Tuesday 11 December 2018

Personal chauffeur of 25 years suing 'callous' Trump for unpaid overtime

US President Donald Trump talks to reporters as he walks with first lady Melania Trump at the White House. Photo: Reuters
US President Donald Trump talks to reporters as he walks with first lady Melania Trump at the White House. Photo: Reuters

Susan Heavey

US President Donald Trump's chauffeur of more than 25 years is suing him for unpaid overtime, describing him in court documents as showing "an utterly callous display of unwarranted privilege and entitlement".

Noel Cintron (59) is suing the Trump Organisation in court in Manhattan for 3,300 hours of overtime that he says he worked in the past six years, totalling around $178,000 (€150,000).

Mr Cintron, who was the businessman's driver until the Secret Service took over in 2016, is not allowed to sue for overtime prior to that, due to the statute of limitations.

He also accuses Mr Trump of only raising his salary twice in 15 years - and clawing the second raise back by stopping paying his health insurance.

Mr Cintron said he was paid $62,700 (€53,000) per year until it was increased in 2006 to $68,000. In 2010 he was given his second raise, to $75,000 - but on condition of surrendering his health benefits, which Mr Cintron alleges saved the Trump Organisation nearly $18,000 per year.

Mr Cintron, in the court filings, accused Mr Trump of exploiting him "in an utterly callous display of unwarranted privilege and entitlement and without even a minimal sense of noblesse oblige".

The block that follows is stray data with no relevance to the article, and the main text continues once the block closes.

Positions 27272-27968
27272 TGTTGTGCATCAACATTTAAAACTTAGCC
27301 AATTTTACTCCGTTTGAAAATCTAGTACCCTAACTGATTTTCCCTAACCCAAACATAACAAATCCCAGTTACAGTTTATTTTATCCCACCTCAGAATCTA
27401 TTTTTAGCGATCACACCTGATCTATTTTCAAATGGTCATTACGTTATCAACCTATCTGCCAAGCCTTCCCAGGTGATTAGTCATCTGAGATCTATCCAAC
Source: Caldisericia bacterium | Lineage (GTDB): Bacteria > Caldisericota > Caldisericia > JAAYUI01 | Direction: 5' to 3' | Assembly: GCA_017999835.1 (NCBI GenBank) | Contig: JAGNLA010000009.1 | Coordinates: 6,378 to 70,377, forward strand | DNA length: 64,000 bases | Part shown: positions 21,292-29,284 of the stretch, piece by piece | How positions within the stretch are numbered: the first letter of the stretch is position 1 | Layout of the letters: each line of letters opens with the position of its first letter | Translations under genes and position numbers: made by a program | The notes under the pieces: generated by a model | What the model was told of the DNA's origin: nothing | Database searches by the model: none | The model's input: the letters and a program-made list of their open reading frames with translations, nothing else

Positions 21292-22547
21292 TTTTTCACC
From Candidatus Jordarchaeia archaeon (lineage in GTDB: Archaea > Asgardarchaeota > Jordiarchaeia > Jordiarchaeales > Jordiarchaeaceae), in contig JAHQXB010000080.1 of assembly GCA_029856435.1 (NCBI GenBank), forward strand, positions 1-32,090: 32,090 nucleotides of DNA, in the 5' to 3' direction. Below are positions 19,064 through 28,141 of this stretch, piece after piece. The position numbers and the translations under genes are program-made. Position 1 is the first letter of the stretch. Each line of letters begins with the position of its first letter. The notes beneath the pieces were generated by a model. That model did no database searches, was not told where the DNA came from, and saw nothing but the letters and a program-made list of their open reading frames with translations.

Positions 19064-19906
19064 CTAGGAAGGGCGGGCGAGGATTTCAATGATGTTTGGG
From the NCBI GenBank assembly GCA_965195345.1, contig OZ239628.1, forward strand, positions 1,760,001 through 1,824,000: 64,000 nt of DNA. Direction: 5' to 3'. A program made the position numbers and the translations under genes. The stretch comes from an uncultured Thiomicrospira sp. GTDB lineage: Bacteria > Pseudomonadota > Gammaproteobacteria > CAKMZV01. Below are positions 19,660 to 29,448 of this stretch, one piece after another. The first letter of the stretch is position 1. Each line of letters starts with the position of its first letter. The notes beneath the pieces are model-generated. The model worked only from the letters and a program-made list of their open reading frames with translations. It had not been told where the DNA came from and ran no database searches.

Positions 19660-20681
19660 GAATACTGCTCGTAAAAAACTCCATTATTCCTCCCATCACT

He continued: "President Trump's callousness and cupidity is demonstrated by the fact that while he is purportedly a billionaire, he has not given his personal driver a meaningful raise in over 12 years."

Meanwhile, Mr Trump suggested yesterday that Beijing might be seeking to derail efforts aimed at denuclearising North Korea, but added that he was confident that North Korean leader Kim Jong-un would uphold a pact the two agreed on last month.

Washington and Pyongyang have presented differing views in recent days on progress on denuclearisation following a Trump-Kim summit in June.

Yesterday, Mr Trump suggested that China, North Korea's chief ally, might be interfering in reaction to the Trump administration's stance on US-China trade. "I have confidence that Kim Jong-un will honour the contract we signed &, even more importantly, our handshake. We agreed to the denuclearisation of North Korea," Mr Trump wrote on Twitter. "China, on the other hand, may be exerting negative pressure on a deal because of our posture on Chinese Trade-Hope Not!"

US Secretary of State Mike Pompeo concluded two days of talks with North Korean officials in Pyongyang on Saturday and said denuclearisation talks with North Korea would be difficult.

North Korea, however, issued a harsh characterisation of the negotiations, raising questions about the future talks as US officials seek an end to Pyongyang's nuclear weapons programme. (© Daily Telegraph, London)


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